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P466. Hypogonadal patients with Crohn's disease benefit from treatment with testosterone - data from an ongoing, long-term, observational registry study

F. Saad1, M. Nasser2, G. Doros3, W. Kurtz4, A. Haider5, L. Gooren6, 1Bayer Pharma, Global Medical Affairs Andrology, Berlin, Germany, 2University of Aleppo, Dpt. of Gastroenterology, Aleppo, Syrian Arab Republic, 3Boston University School of Public Health, Dpt. of Epidemiology and Statistics, Boston, United States, 4Klinikum Bremerhaven, Dpt. of Internal Medicine, Bremerhaven, Germany, 5Private Urology Practice, Urology, Bremerhaven, Germany, 6VU medical Center, Dpt. of Internal Medicine, Endocrine section, Amsterdam, Netherlands


Anti-inflammatory effects of testosterone (T) have been demonstrated in numerous studies. T treatment has been found to be beneficial in rheumatoid arthritis and chronic obstructive pulmonary disease. Protective effects of T have been shown in experimental studies (e.g., Fijak M et al., J Immunol 2011, 186: 5162–5172). We previously reported effects of two years of T treatment in a small group of hypogonadal men with Crohn's disease (Haider A et al., Horm Mol Biol Clin Invest 2010; 2(3): 287–292).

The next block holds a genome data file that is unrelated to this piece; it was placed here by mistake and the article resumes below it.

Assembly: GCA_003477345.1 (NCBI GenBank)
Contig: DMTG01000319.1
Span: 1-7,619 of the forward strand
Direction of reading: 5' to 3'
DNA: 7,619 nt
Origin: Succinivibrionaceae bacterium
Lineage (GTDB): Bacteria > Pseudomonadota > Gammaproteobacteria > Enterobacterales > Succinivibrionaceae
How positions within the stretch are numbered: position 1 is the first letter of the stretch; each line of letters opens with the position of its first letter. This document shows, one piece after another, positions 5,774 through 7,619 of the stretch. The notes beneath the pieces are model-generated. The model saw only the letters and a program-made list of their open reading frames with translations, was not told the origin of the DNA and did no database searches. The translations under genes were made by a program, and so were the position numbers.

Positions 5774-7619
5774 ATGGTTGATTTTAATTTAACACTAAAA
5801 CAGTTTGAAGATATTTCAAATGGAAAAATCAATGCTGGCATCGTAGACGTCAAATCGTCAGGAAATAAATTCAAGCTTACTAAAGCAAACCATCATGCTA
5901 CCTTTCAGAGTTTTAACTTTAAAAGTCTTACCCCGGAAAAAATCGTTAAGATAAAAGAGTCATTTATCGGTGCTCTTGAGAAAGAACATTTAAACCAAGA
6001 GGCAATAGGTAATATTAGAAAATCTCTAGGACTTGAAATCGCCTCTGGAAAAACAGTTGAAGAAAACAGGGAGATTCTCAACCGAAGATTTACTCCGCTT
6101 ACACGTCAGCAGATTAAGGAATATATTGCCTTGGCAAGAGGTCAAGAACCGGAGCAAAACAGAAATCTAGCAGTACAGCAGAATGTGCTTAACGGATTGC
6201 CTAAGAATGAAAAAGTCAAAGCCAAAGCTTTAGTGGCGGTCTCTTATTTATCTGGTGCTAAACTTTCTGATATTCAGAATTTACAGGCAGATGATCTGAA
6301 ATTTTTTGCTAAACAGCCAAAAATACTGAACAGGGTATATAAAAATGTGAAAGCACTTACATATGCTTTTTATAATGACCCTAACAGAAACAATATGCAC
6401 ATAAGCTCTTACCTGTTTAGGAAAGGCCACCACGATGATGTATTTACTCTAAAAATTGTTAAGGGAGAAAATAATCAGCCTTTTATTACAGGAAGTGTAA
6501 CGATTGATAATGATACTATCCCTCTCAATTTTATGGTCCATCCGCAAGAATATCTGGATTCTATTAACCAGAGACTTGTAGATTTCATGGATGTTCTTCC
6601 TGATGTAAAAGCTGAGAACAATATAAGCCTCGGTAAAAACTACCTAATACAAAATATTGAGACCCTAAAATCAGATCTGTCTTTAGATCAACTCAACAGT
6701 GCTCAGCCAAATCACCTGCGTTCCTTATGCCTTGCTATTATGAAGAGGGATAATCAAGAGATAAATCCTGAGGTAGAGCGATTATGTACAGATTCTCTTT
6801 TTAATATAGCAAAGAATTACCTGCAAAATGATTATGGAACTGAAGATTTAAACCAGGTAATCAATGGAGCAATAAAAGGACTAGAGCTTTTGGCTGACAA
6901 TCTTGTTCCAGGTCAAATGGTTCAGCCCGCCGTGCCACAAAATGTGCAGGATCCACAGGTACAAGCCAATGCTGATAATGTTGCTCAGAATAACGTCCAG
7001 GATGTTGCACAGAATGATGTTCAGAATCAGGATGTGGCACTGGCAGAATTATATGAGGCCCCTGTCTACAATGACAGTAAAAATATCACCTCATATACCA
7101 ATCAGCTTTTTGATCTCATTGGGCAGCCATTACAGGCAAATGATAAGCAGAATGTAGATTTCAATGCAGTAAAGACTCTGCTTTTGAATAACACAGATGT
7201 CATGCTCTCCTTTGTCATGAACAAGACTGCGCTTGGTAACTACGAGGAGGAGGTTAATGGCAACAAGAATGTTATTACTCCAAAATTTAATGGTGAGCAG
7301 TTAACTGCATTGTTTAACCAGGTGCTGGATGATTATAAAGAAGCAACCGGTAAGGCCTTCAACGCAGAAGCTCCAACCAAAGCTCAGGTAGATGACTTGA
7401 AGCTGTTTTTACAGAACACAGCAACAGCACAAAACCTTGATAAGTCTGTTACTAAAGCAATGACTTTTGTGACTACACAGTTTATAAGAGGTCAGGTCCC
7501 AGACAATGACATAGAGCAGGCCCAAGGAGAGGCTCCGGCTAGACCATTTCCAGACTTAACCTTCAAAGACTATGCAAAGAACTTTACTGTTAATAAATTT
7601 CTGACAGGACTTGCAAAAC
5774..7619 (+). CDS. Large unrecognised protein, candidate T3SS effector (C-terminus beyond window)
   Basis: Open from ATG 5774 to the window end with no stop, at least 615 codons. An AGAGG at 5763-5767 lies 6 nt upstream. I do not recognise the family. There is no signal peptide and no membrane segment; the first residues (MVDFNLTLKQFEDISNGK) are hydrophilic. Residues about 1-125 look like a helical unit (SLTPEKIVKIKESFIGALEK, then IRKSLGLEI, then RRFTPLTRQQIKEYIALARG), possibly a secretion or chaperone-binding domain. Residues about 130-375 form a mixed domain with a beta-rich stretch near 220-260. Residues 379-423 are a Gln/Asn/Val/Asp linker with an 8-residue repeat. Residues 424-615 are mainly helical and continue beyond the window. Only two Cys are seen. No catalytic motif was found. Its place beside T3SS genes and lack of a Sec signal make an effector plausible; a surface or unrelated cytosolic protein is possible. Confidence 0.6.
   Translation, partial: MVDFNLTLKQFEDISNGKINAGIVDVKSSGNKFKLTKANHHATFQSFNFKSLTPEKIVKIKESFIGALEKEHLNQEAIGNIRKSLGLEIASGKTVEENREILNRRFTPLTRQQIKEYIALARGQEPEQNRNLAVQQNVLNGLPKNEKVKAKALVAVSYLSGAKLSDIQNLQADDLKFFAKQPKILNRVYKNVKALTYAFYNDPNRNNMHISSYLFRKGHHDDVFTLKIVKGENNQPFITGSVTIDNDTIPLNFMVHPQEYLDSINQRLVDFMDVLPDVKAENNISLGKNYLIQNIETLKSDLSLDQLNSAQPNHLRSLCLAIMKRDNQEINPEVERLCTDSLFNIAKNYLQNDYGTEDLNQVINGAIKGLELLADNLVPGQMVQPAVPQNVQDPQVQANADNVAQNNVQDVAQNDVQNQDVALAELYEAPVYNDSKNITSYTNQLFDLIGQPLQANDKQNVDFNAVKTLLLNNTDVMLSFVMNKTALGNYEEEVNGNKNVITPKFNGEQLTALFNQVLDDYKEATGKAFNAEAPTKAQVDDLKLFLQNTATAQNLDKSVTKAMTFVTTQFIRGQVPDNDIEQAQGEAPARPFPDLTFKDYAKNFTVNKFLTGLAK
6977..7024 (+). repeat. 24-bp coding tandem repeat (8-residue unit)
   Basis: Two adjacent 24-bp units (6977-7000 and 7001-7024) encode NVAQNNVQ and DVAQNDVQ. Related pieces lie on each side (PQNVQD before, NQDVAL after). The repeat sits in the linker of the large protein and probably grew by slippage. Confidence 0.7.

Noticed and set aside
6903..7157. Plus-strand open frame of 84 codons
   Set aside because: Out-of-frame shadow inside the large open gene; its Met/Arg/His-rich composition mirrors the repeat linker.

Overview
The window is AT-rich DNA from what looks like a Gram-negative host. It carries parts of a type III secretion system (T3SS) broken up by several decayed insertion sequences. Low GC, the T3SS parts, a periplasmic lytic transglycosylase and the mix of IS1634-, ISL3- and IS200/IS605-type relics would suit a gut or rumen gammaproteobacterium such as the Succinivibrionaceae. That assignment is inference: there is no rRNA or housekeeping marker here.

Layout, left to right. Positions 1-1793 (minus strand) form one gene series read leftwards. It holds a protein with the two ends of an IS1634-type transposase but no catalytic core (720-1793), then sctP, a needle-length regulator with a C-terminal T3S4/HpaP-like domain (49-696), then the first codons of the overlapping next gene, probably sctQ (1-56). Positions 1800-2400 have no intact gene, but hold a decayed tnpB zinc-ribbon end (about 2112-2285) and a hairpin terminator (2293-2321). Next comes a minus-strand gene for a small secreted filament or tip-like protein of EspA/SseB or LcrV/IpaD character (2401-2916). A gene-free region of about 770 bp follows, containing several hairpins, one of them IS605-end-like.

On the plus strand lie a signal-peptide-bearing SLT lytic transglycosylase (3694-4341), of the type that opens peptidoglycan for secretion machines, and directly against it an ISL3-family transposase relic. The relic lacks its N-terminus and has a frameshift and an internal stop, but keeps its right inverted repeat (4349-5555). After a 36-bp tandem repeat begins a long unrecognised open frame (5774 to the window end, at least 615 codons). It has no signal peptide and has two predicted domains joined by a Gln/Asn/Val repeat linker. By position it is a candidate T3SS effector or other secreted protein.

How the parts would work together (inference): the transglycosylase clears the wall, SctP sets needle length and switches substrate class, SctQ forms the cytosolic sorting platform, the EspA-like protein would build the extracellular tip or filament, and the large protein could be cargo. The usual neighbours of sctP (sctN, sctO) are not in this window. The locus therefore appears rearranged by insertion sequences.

In a prospective, cumulative, observational registry study, 73 hypogonadal men with Crohn's disease (n = 71) and Colitis ulcerosa (n = 2) with T ≤ 12 nmol/L from 2 centers in Bremerhaven, Germany and Aleppo, Syria received treatment with parenteral testosterone undecanoate on day 1, after 6 weeks and thereafter every 12 weeks for up to 75 months. 12 hypogonadal men of similar age with Crohn's disease who did not receive T served as an untreated control group. In total, 73 men received T and 12 hypogonadal men remained untreated. The Crohn's Disease Activity Index (CDAI) was assessed every 3 months. In addition, highly sensitive C-reactive protein (hsCRP) and leukocyte count were measured. The Aging Males' Symptoms Scale (AMS) was used as a self-administered quality of life (QoL) instrument.


T levels at baseline were 9.37±1.08 nmol/l in the T group and 10.75±0.36 in the control group. During treatment, T increased to 15.72±0.53 and slightly declined in the control group. The CDAI decreased from 231.3±35.96 to 75.0 in the treated group and increased from 196.25±7.11 to 210.0 in the control group. hsCRP (mg/dl) levels at baseline were 14.01±9.18 in the T group vs 7.3±0.98 in the control group. They decreased to 2.63±1.91 after 72 months in the T group and increased to 13.7 in the control group. Leukocyte count decreased from 12.42±2. 46 to 5.97±0.51×103 cells/µl in the treated group and remained unchanged in the control group (from 11.38±1.29 to 12.7). AMS improved from 49.47±8.11 in the T group to 17.33±0.58. In the control group, AMS remained unchanged from 47.17±1.03 at baseline to 48 at the end of the observation period. 5 patients in the T group had osteoporosis. T-scores in these patients improved from approximately −2.9 to approximately −1.8.


Normalisation of T in hypogonadal men with Crohn's disease led to improvements of the CDAI, hsCRP, a reduction of leukocytes and an improvement of QoL. The mechanism of this improvement may be through anti-inflammatory and immunosuppressive effects of testosterone, reducing chronic inflammation of the intestinal wall in Crohn's disease.